What is a Will and why is it important to make one?
A Will is a statement of your wishes in the event of your death. People choose to make a Will for a variety of reasons and at different times throughout their lives and whilst there is no right or wrong time to make a Will, it is generally considered prudent to make one at the earliest opportunity.
No-one likes to think about passing away and leaving family and friends behind them, naturally it is upsetting to think about and this may be why so many people put if off. The reality though is that when a person dies without making a Will, those left behind not only have to contend with the death of their loved one but also the potential and often considerable problems caused by that loved one dying intestate.
What does intestate mean and what are the implications?
Intestate means that the deceased has passed away without making a Will, the implications of this can be extremely complicated, sorting out the deceased’s affairs can take a considerable period of time, possibly years.
In today’s climate of partnerships as opposed to marriage, the situation can be even more worrying as a partner, even a live in long term partner, unless ratified by a Civil Partnership, is not automatically entitled to a share of your estate. In these circumstances the only option open to them would be to make a claim under the Inheritance (Provision for Family and Dependants) Act 1975; again this process may be lengthy and is not guaranteed to succeed and whilst their claim is progressing, they may suffer financial hardship.
No-one if asked, would choose this situation for their loved ones after their death and the reality is that it can be easily avoided by forward planning. None of us like to think about our own death but the truth of the matter is that it is the only certainty in life.
How do I make a Will?
Making a Will is relatively simple. We are experienced in this field and will ensure that your wishes are catered for and your dependants secure in the unhappy event of your death.
What if I have already made a Will but my circumstances have changed?
Changes to your personal circumstances may adversely affect or invalidate your Will; alternatively, what you would like to happen in the event of your death may change as time goes by.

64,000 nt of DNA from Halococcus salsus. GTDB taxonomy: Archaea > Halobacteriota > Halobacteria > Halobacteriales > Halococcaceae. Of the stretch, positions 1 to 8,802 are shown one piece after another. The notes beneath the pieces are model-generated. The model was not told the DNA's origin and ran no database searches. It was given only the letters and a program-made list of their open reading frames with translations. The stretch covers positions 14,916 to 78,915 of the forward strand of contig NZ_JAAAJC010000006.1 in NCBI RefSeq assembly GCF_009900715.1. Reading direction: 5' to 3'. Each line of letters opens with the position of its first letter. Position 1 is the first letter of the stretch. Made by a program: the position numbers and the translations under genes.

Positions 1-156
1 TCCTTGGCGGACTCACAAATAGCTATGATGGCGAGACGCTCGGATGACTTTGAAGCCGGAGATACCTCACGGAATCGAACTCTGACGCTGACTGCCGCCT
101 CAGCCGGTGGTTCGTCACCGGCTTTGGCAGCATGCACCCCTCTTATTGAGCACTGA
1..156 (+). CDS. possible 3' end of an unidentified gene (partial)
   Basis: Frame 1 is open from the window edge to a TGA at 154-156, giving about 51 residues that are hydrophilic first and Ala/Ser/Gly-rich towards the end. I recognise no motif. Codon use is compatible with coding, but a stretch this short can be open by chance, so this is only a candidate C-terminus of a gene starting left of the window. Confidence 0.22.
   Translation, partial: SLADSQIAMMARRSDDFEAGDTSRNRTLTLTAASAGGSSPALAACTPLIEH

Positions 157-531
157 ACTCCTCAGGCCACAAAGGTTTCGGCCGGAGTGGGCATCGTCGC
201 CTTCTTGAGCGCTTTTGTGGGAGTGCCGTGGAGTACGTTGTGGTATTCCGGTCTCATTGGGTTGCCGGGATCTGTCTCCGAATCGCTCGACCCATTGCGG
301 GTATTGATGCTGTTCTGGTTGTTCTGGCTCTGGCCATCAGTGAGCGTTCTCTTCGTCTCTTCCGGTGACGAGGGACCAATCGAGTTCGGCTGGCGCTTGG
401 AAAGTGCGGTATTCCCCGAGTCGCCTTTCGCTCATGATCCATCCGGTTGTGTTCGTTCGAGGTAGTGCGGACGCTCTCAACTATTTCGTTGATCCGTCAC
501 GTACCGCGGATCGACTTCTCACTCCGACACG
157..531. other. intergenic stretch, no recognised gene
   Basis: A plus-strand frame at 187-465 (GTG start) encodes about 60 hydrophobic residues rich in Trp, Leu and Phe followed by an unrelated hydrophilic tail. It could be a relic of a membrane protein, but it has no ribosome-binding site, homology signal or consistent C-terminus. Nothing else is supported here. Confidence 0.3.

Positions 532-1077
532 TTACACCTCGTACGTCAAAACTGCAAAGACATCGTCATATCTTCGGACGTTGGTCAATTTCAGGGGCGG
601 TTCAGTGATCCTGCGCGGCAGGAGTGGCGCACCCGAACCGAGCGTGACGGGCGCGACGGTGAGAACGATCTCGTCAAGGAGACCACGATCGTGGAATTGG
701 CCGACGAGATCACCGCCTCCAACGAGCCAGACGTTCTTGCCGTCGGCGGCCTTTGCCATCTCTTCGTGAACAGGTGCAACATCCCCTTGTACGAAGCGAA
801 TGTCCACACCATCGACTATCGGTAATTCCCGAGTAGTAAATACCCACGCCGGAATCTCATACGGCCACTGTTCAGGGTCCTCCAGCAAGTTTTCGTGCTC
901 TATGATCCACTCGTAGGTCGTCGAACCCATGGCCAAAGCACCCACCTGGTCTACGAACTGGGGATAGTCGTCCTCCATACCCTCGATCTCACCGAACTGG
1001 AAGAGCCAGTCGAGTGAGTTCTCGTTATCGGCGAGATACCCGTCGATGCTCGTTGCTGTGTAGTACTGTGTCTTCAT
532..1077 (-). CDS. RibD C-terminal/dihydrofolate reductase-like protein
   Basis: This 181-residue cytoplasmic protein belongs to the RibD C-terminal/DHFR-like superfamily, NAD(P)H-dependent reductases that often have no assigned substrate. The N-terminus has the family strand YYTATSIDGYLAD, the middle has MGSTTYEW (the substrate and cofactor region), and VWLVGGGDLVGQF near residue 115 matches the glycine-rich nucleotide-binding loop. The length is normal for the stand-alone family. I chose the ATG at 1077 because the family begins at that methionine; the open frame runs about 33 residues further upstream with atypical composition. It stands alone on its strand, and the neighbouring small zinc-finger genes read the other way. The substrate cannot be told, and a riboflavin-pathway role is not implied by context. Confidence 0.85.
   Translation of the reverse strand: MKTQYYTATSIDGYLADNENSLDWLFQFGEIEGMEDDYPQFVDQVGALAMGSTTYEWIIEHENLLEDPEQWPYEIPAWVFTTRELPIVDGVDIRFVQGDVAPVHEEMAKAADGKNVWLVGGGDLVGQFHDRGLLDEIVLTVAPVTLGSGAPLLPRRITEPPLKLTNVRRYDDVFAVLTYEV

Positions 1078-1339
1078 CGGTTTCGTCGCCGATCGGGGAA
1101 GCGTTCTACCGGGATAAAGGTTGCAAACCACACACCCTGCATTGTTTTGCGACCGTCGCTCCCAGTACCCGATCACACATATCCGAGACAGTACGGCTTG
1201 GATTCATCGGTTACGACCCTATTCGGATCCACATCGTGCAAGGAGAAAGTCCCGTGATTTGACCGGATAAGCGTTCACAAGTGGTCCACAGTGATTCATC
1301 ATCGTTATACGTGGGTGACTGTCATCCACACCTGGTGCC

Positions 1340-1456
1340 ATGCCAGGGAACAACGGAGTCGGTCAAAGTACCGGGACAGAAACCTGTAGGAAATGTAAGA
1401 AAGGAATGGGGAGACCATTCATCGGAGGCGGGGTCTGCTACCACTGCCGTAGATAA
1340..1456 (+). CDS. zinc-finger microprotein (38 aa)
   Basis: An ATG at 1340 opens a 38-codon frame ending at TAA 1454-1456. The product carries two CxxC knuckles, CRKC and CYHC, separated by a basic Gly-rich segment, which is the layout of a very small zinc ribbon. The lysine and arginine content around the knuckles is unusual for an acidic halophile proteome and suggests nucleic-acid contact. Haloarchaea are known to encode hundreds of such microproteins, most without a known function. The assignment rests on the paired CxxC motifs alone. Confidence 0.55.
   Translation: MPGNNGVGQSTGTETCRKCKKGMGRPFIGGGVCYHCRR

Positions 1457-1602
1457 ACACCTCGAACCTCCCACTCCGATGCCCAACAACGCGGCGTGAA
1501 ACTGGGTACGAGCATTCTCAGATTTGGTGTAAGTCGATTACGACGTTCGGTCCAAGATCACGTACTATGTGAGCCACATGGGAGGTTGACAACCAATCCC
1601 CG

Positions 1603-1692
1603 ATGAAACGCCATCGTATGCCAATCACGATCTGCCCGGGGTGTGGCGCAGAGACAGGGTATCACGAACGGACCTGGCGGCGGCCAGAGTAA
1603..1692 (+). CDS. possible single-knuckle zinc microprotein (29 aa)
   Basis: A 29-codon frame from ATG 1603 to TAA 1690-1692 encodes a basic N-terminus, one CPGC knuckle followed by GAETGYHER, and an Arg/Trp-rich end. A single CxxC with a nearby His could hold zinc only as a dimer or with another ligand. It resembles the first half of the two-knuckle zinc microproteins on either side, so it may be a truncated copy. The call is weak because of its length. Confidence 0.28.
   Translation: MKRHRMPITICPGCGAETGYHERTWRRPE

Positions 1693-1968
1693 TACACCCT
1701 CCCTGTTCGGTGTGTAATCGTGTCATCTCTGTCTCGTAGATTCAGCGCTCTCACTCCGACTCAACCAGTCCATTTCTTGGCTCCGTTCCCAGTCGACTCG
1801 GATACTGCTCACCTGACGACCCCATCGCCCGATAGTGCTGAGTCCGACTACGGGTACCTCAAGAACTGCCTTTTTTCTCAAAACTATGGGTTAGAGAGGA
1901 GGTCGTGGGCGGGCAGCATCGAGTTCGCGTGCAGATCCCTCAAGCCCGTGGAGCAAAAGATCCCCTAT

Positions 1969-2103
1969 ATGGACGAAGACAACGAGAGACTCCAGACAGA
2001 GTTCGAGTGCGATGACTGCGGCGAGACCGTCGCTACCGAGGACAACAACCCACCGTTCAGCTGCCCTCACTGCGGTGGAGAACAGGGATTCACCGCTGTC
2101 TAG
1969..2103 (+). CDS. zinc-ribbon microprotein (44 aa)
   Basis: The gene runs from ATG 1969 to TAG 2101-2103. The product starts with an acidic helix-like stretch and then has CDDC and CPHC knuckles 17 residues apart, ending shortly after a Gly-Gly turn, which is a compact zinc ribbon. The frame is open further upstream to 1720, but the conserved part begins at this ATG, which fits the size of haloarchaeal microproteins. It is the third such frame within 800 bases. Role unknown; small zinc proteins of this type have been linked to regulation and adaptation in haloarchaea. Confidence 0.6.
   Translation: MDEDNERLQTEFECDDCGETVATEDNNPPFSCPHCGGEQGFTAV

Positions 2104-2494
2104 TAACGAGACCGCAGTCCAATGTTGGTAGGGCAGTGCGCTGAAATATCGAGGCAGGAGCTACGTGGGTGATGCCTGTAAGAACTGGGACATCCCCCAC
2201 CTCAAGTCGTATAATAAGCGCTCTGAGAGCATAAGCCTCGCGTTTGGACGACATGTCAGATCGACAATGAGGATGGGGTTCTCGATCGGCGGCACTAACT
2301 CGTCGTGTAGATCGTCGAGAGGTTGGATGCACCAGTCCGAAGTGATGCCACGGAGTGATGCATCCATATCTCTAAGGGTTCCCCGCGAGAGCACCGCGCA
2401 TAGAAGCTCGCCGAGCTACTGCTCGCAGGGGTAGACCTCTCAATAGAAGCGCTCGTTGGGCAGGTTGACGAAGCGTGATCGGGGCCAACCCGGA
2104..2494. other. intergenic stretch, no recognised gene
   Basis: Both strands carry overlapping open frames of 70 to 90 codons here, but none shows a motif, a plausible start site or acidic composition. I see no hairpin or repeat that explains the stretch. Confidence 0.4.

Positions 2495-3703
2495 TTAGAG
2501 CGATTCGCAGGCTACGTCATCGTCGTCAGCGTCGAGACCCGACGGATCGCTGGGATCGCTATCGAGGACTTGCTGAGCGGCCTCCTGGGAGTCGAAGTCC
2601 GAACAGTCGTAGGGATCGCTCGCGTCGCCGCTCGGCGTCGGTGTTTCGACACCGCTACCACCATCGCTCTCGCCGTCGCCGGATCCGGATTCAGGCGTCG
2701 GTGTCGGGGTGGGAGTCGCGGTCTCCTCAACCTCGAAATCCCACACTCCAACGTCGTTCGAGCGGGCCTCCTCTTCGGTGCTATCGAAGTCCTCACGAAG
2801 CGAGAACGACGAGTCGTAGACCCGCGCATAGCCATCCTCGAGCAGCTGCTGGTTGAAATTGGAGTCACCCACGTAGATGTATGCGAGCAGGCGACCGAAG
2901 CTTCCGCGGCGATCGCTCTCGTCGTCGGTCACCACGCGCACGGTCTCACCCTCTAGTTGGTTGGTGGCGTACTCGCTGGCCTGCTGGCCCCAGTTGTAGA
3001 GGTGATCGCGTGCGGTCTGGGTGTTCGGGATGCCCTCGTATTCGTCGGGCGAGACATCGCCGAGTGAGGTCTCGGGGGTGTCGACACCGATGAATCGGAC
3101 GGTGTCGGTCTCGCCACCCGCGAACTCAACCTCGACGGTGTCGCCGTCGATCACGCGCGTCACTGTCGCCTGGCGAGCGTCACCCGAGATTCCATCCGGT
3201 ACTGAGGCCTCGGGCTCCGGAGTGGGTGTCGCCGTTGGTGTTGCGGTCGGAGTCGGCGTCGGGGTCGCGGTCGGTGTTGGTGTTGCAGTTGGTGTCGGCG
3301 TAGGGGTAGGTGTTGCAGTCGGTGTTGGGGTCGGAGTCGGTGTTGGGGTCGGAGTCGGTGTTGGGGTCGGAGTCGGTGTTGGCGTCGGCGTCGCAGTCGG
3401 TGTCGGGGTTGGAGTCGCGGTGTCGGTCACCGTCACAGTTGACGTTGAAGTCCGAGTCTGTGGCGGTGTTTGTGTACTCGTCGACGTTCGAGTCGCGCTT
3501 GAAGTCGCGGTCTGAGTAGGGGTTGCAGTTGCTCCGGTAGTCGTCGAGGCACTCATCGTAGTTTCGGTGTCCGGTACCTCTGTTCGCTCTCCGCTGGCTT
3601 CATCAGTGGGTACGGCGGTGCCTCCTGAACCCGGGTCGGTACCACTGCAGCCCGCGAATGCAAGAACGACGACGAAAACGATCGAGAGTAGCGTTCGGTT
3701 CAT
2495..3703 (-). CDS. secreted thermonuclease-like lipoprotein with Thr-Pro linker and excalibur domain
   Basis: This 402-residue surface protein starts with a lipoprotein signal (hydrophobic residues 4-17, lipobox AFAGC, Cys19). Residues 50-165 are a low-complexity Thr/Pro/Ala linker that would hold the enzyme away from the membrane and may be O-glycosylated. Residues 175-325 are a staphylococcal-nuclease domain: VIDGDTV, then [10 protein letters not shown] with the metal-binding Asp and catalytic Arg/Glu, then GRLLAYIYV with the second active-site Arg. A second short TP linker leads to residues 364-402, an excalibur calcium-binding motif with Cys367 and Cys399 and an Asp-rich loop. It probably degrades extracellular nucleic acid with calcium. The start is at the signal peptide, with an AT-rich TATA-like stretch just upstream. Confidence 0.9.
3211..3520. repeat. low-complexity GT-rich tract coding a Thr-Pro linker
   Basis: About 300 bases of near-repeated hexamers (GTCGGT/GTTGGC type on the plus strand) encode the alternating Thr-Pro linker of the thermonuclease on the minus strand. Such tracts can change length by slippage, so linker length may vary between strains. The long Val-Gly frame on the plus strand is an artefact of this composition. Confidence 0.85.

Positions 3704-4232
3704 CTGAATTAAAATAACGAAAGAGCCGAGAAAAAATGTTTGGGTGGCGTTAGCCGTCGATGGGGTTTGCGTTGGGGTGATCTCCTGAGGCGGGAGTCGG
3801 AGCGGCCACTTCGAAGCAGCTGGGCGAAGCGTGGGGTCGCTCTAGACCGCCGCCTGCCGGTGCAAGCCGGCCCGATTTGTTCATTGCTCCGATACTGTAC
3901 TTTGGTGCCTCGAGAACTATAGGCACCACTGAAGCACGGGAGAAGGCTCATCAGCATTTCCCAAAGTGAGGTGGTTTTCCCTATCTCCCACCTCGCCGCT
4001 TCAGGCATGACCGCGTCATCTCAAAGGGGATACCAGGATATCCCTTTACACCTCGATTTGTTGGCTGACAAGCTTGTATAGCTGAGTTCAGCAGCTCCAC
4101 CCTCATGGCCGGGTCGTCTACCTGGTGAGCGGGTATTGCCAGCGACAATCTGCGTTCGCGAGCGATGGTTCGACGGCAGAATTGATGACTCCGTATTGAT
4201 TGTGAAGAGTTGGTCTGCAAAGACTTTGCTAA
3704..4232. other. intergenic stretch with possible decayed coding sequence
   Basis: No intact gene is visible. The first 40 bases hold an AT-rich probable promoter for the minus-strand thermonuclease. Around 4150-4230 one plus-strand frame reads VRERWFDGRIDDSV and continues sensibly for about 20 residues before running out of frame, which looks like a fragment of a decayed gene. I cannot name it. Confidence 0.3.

It is therefore advisable to review your will regularly and always as a result of a change in your marital status or other changes to your family.
Of course a Will only operates on death, and if help is needed for managing your property and affairs, or with medical or care decisions, you could also consider putting in place an Enduring, or Lasting Power of Attorney, normally appointing one or more of your family to act on your behalf. Then there is what is commonly referred to as a ‘Living Will.’
I have heard of a Living Will, what is this?
A Living Will allows you to make advance decisions about medical treatment that you may or may not be prepared to accept in the future. You may consider making a Living Will for a number of reasons, for example because you have a terminal illness or for religious grounds etc.
Like all Wills, Living Wills should be reviewed regularly to ensure that they accurately reflect your wishes at all times.
What should I do next?
We are experienced in the preparation of all types of Will and would be pleased to act on your behalf in this or any other matter.
If you would like more information or you would like us to act on your behalf, please contact us on 0191 514 4323 (Sunderland) or 0191 511 8222 (Seaham).
A guide to what happens if you do not make a will
- Your spouse will benefit only if he or she survives you by 28 days. If your spouse does not survive for this period, your estate will be dealt with as if you had not been married.
- ‘Issue’ means children (including illegitimate and adopted children but not step-children), grandchildren and great grandchildren etc. Issue will benefit only if their parent has predeceased you. Issue benefit ‘per stirpes’ for example: Where a person who would have inherited has predeceased you leaving 2 surviving children, that person’s share is divided and passed to their children in 2 equal shares.
- ‘Spouse’ also includes any person who is registered as a civil partner, as defined in the Civil Partnership Act 2004.